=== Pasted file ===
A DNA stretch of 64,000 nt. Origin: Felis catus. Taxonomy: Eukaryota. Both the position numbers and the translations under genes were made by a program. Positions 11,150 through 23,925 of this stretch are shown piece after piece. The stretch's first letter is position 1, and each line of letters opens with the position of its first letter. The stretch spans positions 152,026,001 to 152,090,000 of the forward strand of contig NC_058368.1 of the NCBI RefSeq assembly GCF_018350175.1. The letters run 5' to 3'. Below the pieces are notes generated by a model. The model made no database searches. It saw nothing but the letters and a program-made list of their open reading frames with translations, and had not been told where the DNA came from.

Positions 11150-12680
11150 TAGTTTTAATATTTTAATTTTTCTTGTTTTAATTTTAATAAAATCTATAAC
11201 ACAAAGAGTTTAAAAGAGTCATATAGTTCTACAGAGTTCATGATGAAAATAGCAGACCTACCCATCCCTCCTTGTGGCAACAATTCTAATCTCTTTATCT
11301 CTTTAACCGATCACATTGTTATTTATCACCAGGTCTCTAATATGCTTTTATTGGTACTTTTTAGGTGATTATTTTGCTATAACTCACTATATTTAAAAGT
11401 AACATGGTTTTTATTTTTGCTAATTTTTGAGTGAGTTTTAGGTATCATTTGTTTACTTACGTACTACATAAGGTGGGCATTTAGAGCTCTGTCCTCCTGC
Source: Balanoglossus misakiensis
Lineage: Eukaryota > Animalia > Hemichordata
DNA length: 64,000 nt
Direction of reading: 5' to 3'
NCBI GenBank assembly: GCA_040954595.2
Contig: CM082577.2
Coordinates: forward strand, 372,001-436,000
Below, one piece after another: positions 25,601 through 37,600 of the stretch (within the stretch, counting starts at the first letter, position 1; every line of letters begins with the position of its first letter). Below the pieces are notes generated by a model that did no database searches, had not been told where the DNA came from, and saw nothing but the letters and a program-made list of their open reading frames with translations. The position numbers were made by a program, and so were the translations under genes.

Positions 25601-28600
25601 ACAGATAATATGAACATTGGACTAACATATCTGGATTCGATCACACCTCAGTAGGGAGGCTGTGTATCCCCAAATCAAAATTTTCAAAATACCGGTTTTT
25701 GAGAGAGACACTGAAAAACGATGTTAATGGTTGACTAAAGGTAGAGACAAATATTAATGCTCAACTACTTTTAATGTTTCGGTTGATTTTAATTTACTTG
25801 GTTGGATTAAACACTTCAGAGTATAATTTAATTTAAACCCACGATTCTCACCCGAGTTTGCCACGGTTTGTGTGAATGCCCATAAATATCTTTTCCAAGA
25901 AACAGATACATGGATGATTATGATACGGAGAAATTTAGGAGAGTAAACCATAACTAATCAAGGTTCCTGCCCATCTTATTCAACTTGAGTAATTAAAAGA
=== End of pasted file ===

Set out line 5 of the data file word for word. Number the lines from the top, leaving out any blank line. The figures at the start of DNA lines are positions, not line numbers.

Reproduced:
11301 CTTTAACCGATCACATTGTTATTTATCACCAGGTCTCTAATATGCTTTTATTGGTACTTTTTAGGTGATTATTTTGCTATAACTCACTATATTTAAAAGT